The Republic of Korea is looking for their fourth WWATC title
(International Golf Federation Photo)
PLAYA DEL CARMEN, Mexico (September 16, 2016) -- The Republic of Korea is on the verge of its fourth Women’s World Amateur Team Championship (WWATC) title as it built a 14-stroke lead over Switzerland with a 19-under-par total of 413 after Friday’s third round.
The Koreans posted a third-round team score of 138, with 2016 U.S. Women’s Open low amateur Hye Jin Choi shooting a 4-under-par 68, that included five birdies in her first nine holes, and Min Ji Park, the 2016 Australian Women’s Amateur champion, firing a 2-under 70 on the par 72, 6,167-yard/5,637-meter Iberostar Playa Paraiso Golf Club.
“Some of my players are not really satisfied with their games but I am 100 percent satisfied with their games,” said Korean captain Sang-Won Ko. “Of course, everyone makes mistakes but I’m OK with that and, as I said yesterday, I just want them to enjoy the game and enjoy playing with the other players.”
The Koreans are seeking their fourth victory in the 27th staging of the championship. They won in 1996, 2010 and 2012 and, in capturing the Espirito Santo Trophy in 2010, set the mark for lowest score in the event’s history with a total of 546, which eclipsed the field by 17 strokes.
“At the moment I am happy to be leading the team and the individual leaderboards but this championship is more important for the team event so I am trying not to think about being individual leader and am focused on winning the team event,” said Choi, a 17-year-old high school student. “Although there is a big gap I will try to think this is the first round tomorrow and focus more on my game and then maybe a better result will come.”
Choi was joined by Leslie Cloots of Belgium in carding the day’s best round of 68.
All three Koreans broke par and did not count the 1-under 71 posted by Hyun Kyung Park.
Switzerland kept its position in second with a third-round 145 that included a 3-under-par 69 from Kim Metraux and a 76 from her older sister Morgane.
“I didn’t have real expectations,” said Metraux, whose is a Florida State University teammate with her sibling. “I wanted to enjoy the tournament and play as well as I could. I didn’t focus on the results or a spot that I wanted to finish.”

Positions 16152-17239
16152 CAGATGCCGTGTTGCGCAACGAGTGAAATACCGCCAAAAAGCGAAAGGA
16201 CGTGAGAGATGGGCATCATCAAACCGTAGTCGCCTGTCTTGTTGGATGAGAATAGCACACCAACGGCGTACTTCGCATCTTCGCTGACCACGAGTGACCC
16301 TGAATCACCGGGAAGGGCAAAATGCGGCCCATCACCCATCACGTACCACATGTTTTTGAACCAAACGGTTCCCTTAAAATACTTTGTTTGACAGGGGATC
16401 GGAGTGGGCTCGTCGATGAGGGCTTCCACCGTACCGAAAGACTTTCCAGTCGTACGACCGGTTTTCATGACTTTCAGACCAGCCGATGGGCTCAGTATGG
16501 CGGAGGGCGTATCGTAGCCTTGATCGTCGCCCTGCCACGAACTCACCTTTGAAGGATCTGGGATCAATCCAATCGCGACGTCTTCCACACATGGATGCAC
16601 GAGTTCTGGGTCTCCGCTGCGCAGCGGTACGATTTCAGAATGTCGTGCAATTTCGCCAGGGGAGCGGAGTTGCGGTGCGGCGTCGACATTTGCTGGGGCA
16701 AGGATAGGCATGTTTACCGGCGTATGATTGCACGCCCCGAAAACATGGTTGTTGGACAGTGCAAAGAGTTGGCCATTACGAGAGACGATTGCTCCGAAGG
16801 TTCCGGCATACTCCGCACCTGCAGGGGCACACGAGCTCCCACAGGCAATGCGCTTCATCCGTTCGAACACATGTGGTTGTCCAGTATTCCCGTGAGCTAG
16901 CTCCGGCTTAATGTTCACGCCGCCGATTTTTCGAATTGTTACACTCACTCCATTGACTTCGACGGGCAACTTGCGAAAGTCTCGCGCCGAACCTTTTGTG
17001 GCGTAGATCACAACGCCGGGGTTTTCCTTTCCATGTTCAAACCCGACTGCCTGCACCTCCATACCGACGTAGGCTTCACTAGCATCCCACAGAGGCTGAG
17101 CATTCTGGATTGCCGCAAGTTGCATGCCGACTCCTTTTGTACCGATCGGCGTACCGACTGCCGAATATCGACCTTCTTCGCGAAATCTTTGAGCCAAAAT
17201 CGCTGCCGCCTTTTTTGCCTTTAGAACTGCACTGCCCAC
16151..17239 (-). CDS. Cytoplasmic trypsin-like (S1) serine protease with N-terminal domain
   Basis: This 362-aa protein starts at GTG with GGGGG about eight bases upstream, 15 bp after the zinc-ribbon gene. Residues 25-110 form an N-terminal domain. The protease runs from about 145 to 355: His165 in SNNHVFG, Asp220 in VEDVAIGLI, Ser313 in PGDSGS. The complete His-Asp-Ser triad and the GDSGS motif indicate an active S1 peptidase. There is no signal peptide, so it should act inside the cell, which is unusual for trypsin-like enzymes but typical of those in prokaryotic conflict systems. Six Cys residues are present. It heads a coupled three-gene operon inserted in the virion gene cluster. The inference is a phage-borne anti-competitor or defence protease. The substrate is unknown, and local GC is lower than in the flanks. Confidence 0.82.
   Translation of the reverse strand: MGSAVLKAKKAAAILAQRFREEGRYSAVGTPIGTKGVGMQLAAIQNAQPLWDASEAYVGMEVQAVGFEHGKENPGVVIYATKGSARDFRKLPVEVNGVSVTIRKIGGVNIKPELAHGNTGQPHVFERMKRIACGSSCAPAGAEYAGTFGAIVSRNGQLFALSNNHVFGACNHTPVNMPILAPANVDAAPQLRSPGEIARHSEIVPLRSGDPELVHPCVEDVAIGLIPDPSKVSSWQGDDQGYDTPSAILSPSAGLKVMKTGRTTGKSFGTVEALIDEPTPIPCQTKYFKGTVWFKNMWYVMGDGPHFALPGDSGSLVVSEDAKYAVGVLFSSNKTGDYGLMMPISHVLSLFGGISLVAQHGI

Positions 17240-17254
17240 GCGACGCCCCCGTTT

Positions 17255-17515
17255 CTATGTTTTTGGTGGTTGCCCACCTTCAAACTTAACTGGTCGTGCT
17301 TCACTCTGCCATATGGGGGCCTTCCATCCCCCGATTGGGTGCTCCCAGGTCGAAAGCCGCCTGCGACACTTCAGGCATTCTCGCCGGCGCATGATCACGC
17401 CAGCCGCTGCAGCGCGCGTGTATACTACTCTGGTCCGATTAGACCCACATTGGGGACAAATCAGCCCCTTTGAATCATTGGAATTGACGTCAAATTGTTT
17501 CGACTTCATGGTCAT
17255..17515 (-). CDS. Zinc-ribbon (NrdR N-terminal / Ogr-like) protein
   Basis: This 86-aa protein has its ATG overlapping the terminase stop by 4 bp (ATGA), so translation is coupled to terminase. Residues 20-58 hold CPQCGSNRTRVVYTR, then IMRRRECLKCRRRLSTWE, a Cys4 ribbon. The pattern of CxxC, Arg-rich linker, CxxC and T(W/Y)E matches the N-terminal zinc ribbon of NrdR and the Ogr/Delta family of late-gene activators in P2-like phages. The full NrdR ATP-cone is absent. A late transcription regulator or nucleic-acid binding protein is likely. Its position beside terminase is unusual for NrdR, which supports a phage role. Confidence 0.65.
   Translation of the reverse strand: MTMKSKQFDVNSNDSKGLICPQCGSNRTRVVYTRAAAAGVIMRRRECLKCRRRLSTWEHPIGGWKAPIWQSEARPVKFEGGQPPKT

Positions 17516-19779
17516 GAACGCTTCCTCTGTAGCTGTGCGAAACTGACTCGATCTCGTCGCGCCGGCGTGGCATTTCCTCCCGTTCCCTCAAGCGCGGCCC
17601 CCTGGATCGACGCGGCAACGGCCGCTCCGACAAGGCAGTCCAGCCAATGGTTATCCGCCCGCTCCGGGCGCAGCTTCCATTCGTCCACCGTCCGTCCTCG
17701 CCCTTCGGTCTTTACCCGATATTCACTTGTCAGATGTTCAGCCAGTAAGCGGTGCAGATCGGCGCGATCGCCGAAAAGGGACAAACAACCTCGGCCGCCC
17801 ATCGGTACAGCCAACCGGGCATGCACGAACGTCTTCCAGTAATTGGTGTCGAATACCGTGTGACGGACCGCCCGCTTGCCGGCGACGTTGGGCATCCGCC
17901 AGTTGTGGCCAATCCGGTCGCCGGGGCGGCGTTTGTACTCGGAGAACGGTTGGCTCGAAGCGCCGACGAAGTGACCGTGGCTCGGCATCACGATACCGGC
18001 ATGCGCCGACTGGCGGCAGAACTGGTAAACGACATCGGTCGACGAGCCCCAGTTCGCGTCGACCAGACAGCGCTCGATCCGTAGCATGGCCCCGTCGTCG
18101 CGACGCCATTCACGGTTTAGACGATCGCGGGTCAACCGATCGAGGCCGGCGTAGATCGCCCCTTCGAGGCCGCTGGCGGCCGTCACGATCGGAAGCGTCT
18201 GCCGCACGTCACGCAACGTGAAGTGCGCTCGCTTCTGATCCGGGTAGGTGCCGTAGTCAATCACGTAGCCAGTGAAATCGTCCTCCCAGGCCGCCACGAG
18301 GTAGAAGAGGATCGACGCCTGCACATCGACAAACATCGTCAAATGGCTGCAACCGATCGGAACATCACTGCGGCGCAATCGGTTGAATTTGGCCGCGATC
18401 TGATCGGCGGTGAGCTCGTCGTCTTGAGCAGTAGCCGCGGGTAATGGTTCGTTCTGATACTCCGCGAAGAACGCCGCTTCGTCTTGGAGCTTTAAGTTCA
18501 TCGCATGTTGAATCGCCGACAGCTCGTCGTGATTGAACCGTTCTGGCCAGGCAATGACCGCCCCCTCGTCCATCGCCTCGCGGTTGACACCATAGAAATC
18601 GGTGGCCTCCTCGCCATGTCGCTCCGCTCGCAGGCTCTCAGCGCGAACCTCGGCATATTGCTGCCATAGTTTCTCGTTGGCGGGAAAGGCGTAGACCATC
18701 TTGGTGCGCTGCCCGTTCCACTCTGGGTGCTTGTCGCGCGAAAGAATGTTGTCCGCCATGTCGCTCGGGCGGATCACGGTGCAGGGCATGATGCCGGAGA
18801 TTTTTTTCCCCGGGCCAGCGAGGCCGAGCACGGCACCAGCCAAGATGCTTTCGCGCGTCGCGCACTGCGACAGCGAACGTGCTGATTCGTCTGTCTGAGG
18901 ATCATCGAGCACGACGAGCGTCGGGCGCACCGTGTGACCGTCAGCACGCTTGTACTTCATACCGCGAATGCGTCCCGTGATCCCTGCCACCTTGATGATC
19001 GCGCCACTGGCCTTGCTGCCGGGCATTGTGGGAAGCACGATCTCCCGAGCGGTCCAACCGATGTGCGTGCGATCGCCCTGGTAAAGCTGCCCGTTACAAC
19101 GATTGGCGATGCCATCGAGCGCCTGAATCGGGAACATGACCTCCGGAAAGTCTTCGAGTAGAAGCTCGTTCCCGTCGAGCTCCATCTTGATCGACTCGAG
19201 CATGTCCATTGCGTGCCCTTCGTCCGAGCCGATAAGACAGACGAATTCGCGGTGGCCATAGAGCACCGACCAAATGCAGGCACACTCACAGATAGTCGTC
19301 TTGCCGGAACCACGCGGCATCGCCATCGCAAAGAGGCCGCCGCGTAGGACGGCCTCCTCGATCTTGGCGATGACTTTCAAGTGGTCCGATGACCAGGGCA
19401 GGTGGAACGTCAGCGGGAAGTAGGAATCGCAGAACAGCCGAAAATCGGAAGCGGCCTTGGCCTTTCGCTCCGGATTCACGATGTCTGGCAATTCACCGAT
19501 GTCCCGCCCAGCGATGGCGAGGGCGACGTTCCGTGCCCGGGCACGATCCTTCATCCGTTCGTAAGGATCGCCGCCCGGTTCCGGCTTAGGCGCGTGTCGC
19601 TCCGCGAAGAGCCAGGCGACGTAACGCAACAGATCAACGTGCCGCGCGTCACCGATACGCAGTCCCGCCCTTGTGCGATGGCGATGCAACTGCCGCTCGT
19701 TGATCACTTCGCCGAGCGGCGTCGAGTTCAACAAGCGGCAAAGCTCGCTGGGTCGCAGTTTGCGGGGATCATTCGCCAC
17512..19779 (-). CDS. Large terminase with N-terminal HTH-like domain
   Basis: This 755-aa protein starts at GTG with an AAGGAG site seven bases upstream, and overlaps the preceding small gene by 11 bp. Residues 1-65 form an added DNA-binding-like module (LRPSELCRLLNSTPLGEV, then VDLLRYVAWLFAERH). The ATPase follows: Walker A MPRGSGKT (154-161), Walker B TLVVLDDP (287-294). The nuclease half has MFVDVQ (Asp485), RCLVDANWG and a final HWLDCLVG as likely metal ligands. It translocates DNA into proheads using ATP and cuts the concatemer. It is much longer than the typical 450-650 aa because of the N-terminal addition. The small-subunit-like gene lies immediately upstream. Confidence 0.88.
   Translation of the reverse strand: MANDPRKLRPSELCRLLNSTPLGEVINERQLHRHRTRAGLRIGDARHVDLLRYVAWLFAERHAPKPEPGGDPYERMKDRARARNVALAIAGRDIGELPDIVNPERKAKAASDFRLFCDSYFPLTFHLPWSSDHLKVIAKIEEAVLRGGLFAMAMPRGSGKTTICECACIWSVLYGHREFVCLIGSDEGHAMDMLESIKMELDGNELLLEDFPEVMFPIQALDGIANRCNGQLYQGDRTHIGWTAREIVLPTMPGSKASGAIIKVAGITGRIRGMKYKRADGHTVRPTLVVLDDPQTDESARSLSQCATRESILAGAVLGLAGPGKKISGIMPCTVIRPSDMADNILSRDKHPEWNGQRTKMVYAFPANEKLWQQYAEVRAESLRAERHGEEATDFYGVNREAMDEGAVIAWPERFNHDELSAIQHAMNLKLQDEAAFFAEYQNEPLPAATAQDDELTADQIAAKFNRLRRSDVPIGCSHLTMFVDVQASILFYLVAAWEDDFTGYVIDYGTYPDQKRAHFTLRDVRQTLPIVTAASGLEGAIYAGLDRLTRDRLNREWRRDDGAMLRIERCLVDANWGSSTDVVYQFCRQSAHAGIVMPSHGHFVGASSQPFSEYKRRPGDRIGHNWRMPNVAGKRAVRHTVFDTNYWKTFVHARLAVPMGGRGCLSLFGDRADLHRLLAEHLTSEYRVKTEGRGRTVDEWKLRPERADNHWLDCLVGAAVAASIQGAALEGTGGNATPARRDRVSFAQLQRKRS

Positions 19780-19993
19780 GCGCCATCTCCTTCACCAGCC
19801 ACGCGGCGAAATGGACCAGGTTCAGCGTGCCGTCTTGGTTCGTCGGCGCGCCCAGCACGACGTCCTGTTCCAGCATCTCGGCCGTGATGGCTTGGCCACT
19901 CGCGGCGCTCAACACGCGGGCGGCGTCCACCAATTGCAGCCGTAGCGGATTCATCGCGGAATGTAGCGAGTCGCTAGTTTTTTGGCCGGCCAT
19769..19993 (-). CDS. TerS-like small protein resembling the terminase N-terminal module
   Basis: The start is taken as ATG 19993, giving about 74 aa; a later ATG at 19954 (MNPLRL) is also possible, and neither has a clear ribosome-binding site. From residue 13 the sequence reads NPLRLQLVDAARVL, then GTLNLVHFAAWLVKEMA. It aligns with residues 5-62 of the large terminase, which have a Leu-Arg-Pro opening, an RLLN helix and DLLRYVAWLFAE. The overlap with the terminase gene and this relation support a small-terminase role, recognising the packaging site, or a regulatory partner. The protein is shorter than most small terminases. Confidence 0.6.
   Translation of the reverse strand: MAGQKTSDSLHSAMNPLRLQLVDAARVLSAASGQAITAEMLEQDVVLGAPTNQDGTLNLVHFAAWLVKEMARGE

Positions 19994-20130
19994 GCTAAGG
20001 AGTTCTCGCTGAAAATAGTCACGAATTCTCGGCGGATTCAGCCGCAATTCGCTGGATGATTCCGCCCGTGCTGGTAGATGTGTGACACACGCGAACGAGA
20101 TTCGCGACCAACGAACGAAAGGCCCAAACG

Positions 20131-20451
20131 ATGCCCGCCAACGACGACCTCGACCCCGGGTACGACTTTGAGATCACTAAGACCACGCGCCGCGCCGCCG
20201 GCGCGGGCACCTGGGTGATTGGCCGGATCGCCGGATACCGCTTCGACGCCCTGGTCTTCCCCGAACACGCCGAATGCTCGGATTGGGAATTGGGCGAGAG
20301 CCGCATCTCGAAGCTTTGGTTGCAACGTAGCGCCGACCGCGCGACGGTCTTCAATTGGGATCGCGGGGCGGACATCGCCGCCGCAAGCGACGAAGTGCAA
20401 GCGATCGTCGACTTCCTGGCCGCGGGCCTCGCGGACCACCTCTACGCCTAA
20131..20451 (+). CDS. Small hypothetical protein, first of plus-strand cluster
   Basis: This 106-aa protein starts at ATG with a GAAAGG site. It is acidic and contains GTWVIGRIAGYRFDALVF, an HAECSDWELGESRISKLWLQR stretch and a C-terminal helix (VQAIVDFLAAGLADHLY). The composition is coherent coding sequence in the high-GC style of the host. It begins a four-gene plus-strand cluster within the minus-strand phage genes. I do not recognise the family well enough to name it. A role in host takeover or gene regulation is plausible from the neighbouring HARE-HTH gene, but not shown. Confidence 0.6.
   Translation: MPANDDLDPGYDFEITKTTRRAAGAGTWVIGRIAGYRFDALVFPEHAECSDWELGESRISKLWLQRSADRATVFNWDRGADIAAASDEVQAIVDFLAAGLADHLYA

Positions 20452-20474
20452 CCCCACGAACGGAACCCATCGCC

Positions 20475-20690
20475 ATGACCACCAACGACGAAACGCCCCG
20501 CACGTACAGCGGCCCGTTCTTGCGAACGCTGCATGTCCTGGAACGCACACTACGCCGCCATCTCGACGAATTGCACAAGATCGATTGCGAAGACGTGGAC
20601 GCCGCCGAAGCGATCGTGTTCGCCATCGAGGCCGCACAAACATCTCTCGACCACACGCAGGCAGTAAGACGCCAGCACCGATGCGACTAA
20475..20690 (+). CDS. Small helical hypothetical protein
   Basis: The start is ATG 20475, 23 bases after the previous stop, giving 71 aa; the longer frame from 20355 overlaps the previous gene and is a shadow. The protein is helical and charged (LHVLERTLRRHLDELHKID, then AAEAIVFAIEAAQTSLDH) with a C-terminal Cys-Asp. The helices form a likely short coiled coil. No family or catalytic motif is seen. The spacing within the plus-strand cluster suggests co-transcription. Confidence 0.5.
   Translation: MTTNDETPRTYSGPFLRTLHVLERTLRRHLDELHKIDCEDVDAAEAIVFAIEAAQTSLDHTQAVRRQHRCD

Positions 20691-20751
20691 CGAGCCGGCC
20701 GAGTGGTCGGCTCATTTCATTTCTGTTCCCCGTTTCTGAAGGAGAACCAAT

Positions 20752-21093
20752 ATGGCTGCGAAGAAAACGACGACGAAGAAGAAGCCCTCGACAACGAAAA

As for gaining ground on the Republic of Korea, Metraux preferred to focus on her final round.
“I don’t think about it,” Kim said. “I will play my best and then see what happens. I can’t control what they are doing and it’s better if I don’t look at what they are doing and focus on my game.”
Third-place Thailand, however, believes the chase is over and that the only open places are second and third.
“We’ve got to try to finish in the top three. We should just let Korea be the winner,” said Thailand captain Kanes Nitiwanakul. “We will try to be second. Our goals are a little higher now. Korea is so good, they have such talented players.”
Thailand, which has not been in the medal race since finishing second in 2002, posted a third-round score of 143 on a 70 from Kanyalak Preedasuttijit and a 73 from Parajee Anannarukarn.
In the day’s top 10 of the leaderboard: Denmark and Ireland are tied for fourth at 432, followed by Spain in sixth at 435, based on two sub-par scores from Maria Parra (70) and Luna Sobron (71); the USA is seventh at 436 with host nation Mexico and Canada tied for eighth at 438 and Japan is tenth at 439.
The Women’s World Amateur Team Championship is a biennial international amateur competition conducted by the International Golf Federation (IGF), which comprises 147 national governing bodies in 141 countries and 22 professional members.
The competition, which is being held for the 27th time, is rotated among three geographic zones: Asia-Pacific, Americas and Europe-Africa. This year’s event is hosted by the Mexican Golf Federation. The teams play for the Espirito Santo Trophy.
ABOUT THE Women's World Amateur Team
In 1958 the United States Golf Association asked
The R&A to join them in sponsoring a world-wide
amateur golf team event to be played biennially
in non-Walker Cup years. Between 35 and 40
nations were represented at the first meeting
and President Dwight D. Eisenhower presented
the trophy which bears his name. The committee
of the event was to be known as the World
Amateur Golf Council and is now the
International Golf Federation. Teams of four
players from each country competed over 72
holes with the leading three scores from each
round to count. The first competition was held
between 29 nations at St Andrews, with Australia
beating the United States in a play-off. In 2002
the format changed to teams of three with the
two leading scores to count.
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